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Ruta Jonuseviciute and I like to share the story how we got mates at a training and became buddygurads for each other using AoH Methods. We also found out some guidelines how to buddyguard each other so you never work alone.

Buddyguard Story


Did you ever come back from a training thinking, how can I share my learnings and reflect on what has happened during the last few days? Ever felt like you needed a softer landing coming home after a training? That’s how I felt after being apprentice at a training in Dubingiai, Lithuania where Ruta and I met in November 2015.


Since the impact of the training was so powerful and the topics so meaningful, we decided to meet online to share our learnings after the training and to make inquiries where we can practice what we have learned. That’s how it started with the two of us, which turned eventually what we call now “buddyguarding”.


We agreed to be meeting on Sunday mornings since this was a perfect timing for both of us to reflect on the things that happened during the last week and to get ready for the next week.


At first the aspect of hosting ourselves was the main focus and the question was how do I host myself properly and how can I bring more attention to it. It was really supporting to focus on self hosting on a regular basis. In this way we could share our processes. In the following months the focus shifted more onto the question of how to actually use the AoH methods in our own contexts. Ruta works in a IT corporate business as IT Project Manager and I work as a Systemic Coach. I benefited a lot from having a buddyguard and since 1 year my Sundays always start with Art of Hosting.


Over the time I realized how important it is to have someone to share, especially when you come home from a AoH training. For me the trainings are quite intense experiences and when i come home it feels like I have to learn how to walk again. Being connected to someone who speaks the same language is a great gift and helps me to create a soft landing into the real world. And at the same time we can “keep the fire burning” in between trainings or gatherings.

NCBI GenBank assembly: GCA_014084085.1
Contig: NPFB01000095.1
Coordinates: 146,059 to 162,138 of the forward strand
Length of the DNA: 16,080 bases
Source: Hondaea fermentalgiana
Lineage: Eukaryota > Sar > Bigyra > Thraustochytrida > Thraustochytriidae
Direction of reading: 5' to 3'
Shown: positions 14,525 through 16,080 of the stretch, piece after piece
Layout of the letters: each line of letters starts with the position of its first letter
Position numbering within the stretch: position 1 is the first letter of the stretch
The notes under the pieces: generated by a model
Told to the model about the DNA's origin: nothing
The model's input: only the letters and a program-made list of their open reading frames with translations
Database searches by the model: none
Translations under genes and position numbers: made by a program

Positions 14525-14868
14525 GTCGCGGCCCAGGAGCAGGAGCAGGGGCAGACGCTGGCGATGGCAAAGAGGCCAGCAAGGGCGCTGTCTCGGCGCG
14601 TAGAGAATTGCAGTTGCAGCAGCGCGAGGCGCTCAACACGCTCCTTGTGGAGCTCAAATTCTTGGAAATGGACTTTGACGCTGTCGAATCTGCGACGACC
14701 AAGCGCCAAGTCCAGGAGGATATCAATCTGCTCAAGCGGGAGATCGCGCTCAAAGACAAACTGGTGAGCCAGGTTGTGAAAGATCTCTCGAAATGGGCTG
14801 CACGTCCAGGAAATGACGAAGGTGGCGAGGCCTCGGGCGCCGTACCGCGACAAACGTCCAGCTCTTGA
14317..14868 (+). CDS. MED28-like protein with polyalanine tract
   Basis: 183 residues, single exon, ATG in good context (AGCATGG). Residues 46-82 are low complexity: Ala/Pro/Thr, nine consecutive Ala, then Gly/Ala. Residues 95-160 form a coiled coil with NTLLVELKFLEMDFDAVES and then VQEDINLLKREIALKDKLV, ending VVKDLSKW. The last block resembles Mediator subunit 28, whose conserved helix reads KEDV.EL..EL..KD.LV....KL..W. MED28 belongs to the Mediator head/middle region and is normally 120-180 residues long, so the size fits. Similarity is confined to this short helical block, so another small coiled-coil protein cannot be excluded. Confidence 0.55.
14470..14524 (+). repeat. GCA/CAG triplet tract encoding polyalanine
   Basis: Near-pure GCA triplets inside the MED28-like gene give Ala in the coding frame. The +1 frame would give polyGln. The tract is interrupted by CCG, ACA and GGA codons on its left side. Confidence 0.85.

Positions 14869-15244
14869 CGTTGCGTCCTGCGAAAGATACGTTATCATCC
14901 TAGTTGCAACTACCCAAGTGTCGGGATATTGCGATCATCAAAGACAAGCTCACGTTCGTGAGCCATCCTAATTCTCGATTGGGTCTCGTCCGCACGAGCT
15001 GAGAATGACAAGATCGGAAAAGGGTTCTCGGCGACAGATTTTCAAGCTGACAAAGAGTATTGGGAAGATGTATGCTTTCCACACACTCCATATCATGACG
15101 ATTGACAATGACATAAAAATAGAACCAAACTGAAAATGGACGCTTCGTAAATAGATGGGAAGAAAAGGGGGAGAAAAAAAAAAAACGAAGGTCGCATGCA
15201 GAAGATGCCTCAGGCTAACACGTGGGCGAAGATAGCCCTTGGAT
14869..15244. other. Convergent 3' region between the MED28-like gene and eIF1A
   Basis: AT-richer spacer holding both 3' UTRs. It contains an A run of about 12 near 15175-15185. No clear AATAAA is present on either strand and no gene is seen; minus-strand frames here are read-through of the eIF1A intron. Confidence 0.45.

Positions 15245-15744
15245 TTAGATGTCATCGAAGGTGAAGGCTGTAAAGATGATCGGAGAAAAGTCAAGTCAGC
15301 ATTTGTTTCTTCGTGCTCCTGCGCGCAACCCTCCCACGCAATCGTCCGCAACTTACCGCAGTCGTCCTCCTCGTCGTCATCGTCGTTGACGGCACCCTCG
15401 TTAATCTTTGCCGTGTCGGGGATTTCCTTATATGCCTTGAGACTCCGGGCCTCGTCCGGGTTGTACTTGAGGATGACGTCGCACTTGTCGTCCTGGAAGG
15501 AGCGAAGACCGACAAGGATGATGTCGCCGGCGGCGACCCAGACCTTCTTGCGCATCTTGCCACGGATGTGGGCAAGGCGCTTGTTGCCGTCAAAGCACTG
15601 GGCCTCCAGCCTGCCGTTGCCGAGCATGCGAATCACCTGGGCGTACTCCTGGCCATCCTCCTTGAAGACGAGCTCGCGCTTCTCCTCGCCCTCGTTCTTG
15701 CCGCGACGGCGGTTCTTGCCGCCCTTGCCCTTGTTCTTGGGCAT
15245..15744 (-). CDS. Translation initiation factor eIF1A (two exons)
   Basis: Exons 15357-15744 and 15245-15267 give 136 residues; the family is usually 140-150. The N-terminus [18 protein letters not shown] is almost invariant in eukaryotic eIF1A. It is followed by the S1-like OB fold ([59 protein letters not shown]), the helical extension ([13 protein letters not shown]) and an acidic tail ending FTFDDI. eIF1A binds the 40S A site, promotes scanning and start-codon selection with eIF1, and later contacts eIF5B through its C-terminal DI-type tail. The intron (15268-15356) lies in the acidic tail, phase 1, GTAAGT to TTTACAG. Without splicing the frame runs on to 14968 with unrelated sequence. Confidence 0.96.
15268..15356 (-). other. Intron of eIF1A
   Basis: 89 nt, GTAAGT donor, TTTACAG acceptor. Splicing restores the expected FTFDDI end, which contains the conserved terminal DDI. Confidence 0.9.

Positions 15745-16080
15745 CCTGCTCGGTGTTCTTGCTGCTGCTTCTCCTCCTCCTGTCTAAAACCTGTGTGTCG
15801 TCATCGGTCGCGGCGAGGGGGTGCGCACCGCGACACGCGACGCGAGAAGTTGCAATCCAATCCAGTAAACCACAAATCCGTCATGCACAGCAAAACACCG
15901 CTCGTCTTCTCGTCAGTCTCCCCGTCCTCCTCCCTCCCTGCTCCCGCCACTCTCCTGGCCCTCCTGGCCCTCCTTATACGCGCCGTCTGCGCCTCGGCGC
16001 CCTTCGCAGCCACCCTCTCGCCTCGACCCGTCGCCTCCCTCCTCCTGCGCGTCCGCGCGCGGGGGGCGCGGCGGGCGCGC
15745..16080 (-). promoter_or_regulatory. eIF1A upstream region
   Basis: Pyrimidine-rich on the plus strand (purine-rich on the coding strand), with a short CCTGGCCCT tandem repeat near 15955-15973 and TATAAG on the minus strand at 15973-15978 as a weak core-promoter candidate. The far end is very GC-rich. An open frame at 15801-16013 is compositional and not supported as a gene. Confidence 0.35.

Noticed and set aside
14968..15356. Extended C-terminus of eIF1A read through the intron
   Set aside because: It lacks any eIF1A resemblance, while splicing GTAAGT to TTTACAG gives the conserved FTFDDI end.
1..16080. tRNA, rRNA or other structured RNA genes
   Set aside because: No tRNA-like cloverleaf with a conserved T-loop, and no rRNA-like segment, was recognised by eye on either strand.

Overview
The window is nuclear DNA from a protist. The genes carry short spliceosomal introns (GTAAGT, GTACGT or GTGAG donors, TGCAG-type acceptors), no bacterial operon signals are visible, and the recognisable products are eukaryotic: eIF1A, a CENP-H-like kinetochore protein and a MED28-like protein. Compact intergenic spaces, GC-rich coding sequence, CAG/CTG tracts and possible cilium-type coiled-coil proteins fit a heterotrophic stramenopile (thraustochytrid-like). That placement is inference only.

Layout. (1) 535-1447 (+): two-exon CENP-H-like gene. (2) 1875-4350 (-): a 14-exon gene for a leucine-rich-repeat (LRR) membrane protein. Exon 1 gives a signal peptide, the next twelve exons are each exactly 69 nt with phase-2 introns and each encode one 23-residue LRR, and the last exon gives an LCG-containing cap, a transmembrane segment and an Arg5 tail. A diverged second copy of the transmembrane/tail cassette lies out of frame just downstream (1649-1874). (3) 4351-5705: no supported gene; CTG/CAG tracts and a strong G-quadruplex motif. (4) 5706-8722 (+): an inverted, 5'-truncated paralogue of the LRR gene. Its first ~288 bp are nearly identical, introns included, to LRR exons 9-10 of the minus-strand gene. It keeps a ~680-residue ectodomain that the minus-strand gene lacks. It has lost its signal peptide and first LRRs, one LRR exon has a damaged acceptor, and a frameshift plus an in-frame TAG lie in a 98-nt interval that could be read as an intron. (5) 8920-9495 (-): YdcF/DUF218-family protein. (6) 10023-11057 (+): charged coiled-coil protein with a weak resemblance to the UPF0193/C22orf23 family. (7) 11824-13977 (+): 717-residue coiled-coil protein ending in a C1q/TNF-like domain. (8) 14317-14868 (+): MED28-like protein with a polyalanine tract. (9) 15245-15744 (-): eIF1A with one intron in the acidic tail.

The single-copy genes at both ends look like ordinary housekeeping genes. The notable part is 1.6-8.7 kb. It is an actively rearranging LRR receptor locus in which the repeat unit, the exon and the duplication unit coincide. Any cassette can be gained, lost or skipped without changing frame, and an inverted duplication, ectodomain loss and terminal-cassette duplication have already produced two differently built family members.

Over the time we invited people to join us to practice AoH together. We worked on projects as well as personal topics using AoH methods. And we still invite people to come by to “sit with us by the fire” once they feel the need to warm up and share. This is an invitation to you to be an active part of the AoH Community and to keep it alive.


Here are some guidelines we discovered to be helpful:

  • Be brave and trust your feelings when asking someone to buddy up with you
    (you may regret not to have asked)  
  • Have a fixed date and time and place (for us is every Sunday 9 am on skype).
  • Do it regularly (the most important).
  • Always do a proper check in (it builds up trust and strengthens the relation).
  • Harvest together (We used Google Docs, especially in the beginning it is important to harvest together as it helps you to feel that buddyguarding makes a real difference. Harvesting together helps to show the development and reminds you that you are not alone).
  • Have a good frame around what you want to do: topic, timing, limitations, expectations, guidelines, purpose.
  • Have an overall purpose for buddyguarding each other and have a purpose for every single meeting (keep it simple and personal).
  • Appreciate differences (we are different in age, experience, cultural background, working fields, characters etc. - it gives us extra value and diversity).
  • Be together in a space beyond right and wrong (it’s so nice to be in a non judging space, enjoy)
  • Always do a proper check out (it helps to keep in practice; it’s a lovely ritual, and it gives framework to end the session).
  • Don’t make it too serious or holy it should be playful and enjoyable.


If you want to buddy up with someone or hear more, feel free to contact us. We love to share our experiences.



(with help from Ruta during one of our buddyguard sessions)



Ruta Jonuseviciute (

Andreas Giesen (


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Comment by Werner Danda on January 20, 2017 at 2:55pm

Dear Andreas, dear Ruta,

congratulation for your open exchange for using AOH in pratice and for the opportunity to develope your skills on regular base. We all are coming from different directions, where we use AoH and participatory cycles.

As I have a lot managerial experience from business and project running and I know the bottle necks of entrepreneural participation. Diverse training programs and employee engagements did not bring the

expected results in common ground. Most of the actvities are suffering under the need to have the content not only process under control. 

Therefore we can all benefit from different inputs from different experiences and views.

For the effective exchange I find it very important that you use the given structures (steps) we learn in Ao0.

(like purpose, harvesting, precencing, call in or call out,....). So you can contribute, what  matters.

At the moment I have a community project, where I will guide the people of the village to involve themeselfes in the implementation of the community projects. The task is to develope a trustful cooperative, participatory climate, a open space, which makes beside the official administration a voluntary, intrinsic  engagemnt of the civile people. This project is located in Upper Austria. A clear project structure is already developed together with the community. Now we have to show the common implementation and therefore we have to train the people in AoH tools. I would be happy to meet some AoH practioneers, who will share this Project with me.

Best regards Werner

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